Muli Ben-Yehuda's journal

August 2, 2003

Resignation from Hamakor’s board of directors

Filed under: Uncategorized — Muli Ben-Yehuda @ 5:16 PM

Yesterday morning I resigned from the board of directors of Hamakor, for reasons which can be summed up as “it was taking up too much time and mental energy from things I’d rather do, such as write free software”.

I am still a member and a firm believer in Hamakor. It’s the overhead and responsibility of being a board member that I can’t afford.

August Penguin 2003 After Action Report

Filed under: Uncategorized — Muli Ben-Yehuda @ 5:09 PM

Yesterday was the long awaited August Penguin 2003.

I woke up at 0615 AM, after having gone to sleep very late the night before. There were a few last minute preparations to make, and then we were on our way. Just after we passed the turn to Natanya, Ira called me on the cellphone and asked if we could pick him up, since his car had some problems. We did a quick U-turn, picked him up, and then proceeded on our way to the convention.

When we got to the building where the convention was held at 0830 AM, there was already a line of people waiting to be registered. More than 40 people joined Hamakor during the day. I immediately started running around, seeing where I could help, setting up my laptop to work with the slides projector and otherwise setting stuff up. At 0930 we started, only half an hour late, with about 120 people present.

First up was Shachar, giving a “state of the NPO” address. I thought it was a bit long and a bit “business centric” for the crowd we had, mostly hobbyists, but it certainly got the points it was intended to accross. Then we split into two tracks, a beginners track and an advanced track. I was “in charge” of the advanced track, and thus didn’t get to experience the newbies track. Reports from the field indicate that the first part, a comparative flamewar^Wreview of linux distributions went quite well, and the second part, “how to connect to the net with Linux” didn’t go quite as well.

In the advanced track, the first speaker was Lior Amar, of the MOSIX team. He spoke about MOSIX with just the right blend of overview and technical details for the audience. Not much new there for me, but a very enjoyable talk. The second speaker was Mr. Bouncy, Moshe Zadka. moshez gave a great, energy filled, talk about pypy, implementing Python in Python.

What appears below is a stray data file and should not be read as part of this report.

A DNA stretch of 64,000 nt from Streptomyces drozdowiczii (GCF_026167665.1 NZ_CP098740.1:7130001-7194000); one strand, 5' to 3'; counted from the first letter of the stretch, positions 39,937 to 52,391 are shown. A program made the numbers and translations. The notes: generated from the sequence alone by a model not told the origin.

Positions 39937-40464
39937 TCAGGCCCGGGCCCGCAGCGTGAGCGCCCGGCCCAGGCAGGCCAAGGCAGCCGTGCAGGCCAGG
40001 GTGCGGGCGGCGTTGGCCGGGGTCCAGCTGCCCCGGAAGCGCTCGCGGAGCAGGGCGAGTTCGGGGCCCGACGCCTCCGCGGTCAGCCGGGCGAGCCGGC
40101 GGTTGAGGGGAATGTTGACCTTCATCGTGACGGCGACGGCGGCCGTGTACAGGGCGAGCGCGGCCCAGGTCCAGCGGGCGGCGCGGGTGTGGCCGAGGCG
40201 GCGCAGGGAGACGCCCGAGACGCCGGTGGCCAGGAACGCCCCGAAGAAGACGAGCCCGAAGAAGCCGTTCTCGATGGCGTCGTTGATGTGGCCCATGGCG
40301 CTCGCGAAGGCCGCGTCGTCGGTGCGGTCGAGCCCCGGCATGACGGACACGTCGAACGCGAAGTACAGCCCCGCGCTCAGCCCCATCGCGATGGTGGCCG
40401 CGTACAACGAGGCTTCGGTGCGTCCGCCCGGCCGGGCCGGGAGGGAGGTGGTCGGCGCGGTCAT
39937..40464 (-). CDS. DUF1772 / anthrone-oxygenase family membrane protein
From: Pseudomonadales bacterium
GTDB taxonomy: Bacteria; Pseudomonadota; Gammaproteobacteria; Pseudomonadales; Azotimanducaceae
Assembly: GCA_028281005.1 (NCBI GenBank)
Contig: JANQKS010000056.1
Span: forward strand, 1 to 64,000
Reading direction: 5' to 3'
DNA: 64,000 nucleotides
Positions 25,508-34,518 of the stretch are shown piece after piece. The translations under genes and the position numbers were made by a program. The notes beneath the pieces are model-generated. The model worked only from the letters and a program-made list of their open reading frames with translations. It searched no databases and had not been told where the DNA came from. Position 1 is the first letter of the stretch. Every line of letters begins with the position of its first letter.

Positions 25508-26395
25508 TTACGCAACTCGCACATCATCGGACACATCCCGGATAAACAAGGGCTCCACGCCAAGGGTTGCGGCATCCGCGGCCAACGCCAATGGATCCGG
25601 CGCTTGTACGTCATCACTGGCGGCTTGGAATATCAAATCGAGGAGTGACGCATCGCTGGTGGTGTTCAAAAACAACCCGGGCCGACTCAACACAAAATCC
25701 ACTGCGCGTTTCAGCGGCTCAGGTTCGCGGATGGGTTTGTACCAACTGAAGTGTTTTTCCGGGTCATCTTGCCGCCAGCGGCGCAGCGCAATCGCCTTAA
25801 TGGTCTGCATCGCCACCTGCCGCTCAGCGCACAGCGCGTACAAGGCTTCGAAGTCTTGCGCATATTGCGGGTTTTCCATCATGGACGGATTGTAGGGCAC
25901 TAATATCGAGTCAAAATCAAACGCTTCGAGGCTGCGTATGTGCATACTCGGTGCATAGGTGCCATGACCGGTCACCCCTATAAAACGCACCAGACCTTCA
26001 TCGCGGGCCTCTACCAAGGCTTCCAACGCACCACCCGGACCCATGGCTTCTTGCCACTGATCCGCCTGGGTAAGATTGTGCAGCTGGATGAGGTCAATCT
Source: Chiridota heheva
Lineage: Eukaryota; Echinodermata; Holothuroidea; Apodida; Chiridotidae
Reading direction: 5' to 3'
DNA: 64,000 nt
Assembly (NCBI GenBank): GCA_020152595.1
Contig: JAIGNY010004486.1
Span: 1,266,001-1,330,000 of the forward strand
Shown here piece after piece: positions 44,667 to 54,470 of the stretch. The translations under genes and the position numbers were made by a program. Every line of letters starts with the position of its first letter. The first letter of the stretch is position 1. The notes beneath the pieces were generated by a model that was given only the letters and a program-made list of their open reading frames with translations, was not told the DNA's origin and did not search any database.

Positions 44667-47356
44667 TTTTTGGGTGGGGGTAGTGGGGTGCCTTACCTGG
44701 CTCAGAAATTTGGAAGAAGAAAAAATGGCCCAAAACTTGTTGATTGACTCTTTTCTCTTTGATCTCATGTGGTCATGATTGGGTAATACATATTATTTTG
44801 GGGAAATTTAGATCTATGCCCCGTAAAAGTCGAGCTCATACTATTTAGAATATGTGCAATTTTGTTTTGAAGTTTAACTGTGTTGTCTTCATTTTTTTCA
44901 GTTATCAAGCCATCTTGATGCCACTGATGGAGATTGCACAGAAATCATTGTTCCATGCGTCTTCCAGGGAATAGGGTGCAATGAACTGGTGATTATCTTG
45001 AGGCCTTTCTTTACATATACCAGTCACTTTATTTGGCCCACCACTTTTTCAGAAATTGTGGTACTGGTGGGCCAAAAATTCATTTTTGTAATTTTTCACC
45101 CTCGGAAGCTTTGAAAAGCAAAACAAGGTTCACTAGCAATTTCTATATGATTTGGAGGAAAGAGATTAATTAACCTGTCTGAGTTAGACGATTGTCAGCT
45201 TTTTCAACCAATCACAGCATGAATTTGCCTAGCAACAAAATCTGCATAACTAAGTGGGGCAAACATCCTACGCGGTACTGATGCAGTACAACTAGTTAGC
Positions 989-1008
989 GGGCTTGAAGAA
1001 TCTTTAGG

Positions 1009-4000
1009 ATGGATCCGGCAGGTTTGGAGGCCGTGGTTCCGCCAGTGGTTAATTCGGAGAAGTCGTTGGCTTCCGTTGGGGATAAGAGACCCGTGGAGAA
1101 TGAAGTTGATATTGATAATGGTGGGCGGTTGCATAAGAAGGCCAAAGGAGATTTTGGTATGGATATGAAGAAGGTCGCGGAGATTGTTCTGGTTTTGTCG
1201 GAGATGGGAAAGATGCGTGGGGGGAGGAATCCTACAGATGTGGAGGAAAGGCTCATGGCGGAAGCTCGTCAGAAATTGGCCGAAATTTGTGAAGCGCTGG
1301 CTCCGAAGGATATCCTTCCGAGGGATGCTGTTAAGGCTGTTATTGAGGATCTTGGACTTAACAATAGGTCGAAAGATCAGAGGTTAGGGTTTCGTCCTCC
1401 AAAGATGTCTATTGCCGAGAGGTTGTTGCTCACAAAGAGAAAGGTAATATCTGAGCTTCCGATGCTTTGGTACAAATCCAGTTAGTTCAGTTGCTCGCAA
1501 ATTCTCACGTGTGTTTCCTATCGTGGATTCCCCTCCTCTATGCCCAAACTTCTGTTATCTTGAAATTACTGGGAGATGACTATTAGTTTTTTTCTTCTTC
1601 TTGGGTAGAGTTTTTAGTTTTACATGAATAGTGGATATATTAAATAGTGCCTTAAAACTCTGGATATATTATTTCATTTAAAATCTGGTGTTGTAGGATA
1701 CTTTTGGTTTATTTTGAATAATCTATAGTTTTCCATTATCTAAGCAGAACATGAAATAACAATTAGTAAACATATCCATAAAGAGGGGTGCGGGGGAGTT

After that, the two tracks joined together for a geek trivia contest, hosted by Gilad Ben-Yossef. I took part in the contest, and had loads of fun. We got points for the right answer, and you got points for a funny answer. Unfortunately, the other team, led by moshez, could name four more Linux distributions than us and thus won.

Next we had the gpg key signing party. Since we ran out of time in the hall, we had it in the lobby. It was hot, there was lots of noise and the inenvitable arguments about the best way to do the identification stage, but we carried it through.

Afterwards we went out for food, and then Orna and I met a couple of folks from Eddiea’s Linux Development workshop who are considering working on syscalltrack at a coffee place. To my great surprise and contradicting Murhpy’s law, a demonstration of syscalltrack actually worked. Wheee! 馃檪

Other coverage of August Penguin:

Whatsup story. I even commented about why Lior’s MOSIX slide was given by powerpoint. In hebrew.

Tapuz Linux forum. In hebrew.

moshez’s blog.

OLS summary

Filed under: Uncategorized — Muli Ben-Yehuda @ 4:17 PM

So, people have been asking me how OLS was, and I usually reply with “it was different than what I expected. Not good different and not bad different, just … different.”

OLS showed me a few things that needed showing, or at least reminding. It showed me that Orna and I are drifting on differnt paths. It showed me that talking about code is not enough, you have to actually write some, too (as if I didn’t know that… just needed reminding, I guess). It showed me that it’s all about what you know and what you do with it. Just knowledge is not enough, and just churning out code is not enough either. It also showed me how important people are, and that I badly need to work on my people skills. Funny conclusion from a hacker conference, isn’t it?

I’m very happy that I made it this year, and will definitely make it next year, regardless of who’s paying (this year, work did, and I highly appreciate it!). Long live OLS!

Blog at